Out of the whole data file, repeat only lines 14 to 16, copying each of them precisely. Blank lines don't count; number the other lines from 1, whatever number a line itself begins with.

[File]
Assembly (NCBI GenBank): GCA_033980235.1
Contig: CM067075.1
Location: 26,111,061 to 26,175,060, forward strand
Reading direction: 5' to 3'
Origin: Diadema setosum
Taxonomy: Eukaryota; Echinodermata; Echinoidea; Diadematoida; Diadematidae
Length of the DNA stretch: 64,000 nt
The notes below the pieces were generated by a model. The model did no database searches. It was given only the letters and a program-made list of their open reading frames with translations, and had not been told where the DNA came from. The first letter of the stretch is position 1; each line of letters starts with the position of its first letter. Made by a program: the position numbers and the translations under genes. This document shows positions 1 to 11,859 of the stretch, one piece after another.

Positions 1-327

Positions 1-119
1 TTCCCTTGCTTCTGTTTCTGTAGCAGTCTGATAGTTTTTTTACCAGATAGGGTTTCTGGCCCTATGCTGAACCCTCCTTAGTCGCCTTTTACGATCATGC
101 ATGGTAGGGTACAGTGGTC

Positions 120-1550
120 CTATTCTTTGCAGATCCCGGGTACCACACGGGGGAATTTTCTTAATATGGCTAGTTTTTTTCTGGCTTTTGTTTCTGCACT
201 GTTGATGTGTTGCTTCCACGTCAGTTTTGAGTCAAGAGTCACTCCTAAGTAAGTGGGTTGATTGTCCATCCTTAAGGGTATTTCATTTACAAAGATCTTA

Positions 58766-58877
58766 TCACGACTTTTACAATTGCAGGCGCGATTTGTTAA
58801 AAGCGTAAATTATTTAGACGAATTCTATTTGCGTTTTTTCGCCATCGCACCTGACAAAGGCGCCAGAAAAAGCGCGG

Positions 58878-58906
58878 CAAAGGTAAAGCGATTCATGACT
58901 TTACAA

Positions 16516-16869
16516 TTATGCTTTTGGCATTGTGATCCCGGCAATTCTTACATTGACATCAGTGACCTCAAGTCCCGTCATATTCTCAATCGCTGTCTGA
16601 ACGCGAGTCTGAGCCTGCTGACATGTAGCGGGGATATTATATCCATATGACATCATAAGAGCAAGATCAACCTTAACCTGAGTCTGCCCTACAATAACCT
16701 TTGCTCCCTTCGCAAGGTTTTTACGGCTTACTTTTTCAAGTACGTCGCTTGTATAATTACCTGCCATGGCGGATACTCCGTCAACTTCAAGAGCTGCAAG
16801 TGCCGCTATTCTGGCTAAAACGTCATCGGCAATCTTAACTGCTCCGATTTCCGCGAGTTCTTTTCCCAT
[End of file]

120 CTATTCTTTGCAGATCCCGGGTACCACACGGGGGAATTTTCTTAATATGGCTAGTTTTTTTCTGGCTTTTGTTTCTGCACT
201 GTTGATGTGTTGCTTCCACGTCAGTTTTGAGTCAAGAGTCACTCCTAAGTAAGTGGGTTGATTGTCCATCCTTAAGGGTATTTCATTTACAAAGATCTTA

Positions 58766-58877